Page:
2. I substituted with carbonated water. I drank a lot of sparkling waters for a while. This made business trips to Europe and Asia pretty easy. Not so much in the US. But you can get soda water in any restaurant and 7-11s sell Perrier. I don't drink carbonated water as much now but there for a while I was drinking a lot of carbonated water. (By the way, business trips were the hardest times not to drink diet coke.)
  3. I told everyone. Especially when I was feeling particularly tempted, I'd tell everyone around me. I told complete strangers. They'd all smile and nod. Some would ask why. I'm sure they thought I was a bit strange. But I have to tell you, I never broke down and bought a diet coke after I'd just told everyone around me that I'd given them up!

Lots of people also advise keeping in mind why you want to quit. I wanted to quit because I hated feeling dependent on anything – it's really annoying to always be trying to figure out where you're going to find a diet coke – to feel like you have to have one. There were a lot of other good reasons to quit, but that was my main one. That said, knowing why didn't help me as much as the three points above: making it my #1 goal, having a substitute, and telling everyone!

Good luck with all your new year's resolutions!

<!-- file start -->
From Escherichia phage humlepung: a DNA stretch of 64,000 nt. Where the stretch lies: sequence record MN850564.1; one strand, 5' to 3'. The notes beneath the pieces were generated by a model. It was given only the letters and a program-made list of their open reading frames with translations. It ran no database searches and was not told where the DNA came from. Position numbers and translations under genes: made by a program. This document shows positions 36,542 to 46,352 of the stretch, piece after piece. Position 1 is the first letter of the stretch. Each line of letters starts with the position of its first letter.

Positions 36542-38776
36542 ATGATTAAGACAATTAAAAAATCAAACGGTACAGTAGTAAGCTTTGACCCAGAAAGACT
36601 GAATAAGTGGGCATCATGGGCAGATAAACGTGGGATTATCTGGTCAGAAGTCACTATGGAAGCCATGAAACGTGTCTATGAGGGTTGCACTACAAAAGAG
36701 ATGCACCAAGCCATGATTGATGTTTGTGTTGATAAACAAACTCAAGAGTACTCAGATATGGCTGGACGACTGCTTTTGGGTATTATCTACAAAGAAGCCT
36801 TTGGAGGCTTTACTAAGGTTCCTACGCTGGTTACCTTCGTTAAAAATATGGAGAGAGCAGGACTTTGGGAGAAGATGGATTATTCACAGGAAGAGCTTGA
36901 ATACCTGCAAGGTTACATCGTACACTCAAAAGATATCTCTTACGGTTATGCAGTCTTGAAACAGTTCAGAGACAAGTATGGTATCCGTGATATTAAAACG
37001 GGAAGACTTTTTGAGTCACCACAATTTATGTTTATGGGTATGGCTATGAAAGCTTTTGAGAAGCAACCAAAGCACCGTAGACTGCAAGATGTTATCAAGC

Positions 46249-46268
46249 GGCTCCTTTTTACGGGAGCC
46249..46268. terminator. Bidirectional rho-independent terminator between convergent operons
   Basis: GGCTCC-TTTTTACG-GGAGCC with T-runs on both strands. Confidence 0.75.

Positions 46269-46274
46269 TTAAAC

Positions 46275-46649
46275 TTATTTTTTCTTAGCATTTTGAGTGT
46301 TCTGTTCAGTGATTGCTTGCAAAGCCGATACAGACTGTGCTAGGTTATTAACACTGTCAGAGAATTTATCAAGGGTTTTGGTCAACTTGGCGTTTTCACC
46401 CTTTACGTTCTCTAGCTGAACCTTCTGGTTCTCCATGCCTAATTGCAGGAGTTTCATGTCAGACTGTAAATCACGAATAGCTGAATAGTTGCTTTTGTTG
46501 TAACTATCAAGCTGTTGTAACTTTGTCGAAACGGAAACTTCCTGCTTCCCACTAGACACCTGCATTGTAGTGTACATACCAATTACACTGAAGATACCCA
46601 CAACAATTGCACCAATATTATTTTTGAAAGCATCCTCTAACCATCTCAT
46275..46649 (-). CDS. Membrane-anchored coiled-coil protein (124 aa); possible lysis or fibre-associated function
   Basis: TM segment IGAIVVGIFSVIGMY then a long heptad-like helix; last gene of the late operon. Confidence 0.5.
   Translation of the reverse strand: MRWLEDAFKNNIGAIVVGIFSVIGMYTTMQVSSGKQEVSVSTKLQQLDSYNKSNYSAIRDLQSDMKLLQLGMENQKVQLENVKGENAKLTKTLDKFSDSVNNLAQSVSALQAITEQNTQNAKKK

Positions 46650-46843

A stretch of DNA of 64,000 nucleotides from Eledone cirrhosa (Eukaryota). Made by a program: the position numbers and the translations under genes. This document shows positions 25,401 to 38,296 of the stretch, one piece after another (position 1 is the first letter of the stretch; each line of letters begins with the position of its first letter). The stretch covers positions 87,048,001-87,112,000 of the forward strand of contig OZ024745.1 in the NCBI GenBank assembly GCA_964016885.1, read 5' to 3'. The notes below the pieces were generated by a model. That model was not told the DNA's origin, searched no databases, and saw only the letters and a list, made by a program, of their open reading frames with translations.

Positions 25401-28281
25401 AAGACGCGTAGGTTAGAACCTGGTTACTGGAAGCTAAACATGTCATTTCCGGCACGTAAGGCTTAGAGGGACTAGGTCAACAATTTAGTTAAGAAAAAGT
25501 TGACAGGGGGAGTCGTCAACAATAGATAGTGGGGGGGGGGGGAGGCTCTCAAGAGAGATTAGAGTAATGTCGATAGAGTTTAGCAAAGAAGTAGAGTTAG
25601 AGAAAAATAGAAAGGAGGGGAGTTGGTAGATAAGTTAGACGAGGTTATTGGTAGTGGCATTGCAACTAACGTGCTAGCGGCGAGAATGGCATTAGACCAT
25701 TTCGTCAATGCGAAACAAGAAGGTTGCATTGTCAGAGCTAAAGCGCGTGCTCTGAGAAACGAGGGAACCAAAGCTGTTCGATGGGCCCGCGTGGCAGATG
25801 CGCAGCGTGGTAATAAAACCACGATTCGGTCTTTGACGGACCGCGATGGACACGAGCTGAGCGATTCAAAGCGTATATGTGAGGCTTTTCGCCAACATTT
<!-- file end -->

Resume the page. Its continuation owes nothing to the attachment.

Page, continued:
Photo by cackhanded.

Mommy do it

I know Caleb thinks I'm omnipotent. I've been requested to produce food out of thin air, stop rain, and make time go backwards, … But today I realized exactly how all powerful he thinks I am.

Looking at a picture of a bunch of men pushing a boat onto the beach, I said "Wow, that boat must be really heavy, look how hard they're working."

Caleb turned and looked at me and said "Mommy do it."

Photo by *Susie*.

My top 11 blog posts of 2008

My top 11 blog posts of the year. (11 because I didn't want the first one to be about me.)

The top 10 is never what I would have predicted but all topics I think are important.

  1. Fundraising for a technical nonprofit
  2. I'm the new Executive Director of the GNOME Foundation!
  3. Cheap mini-laptop
  4. How I'm learning to create effective presentations
  5. Sneak preview of my talk next week: "GNOME as the computing platform for the future"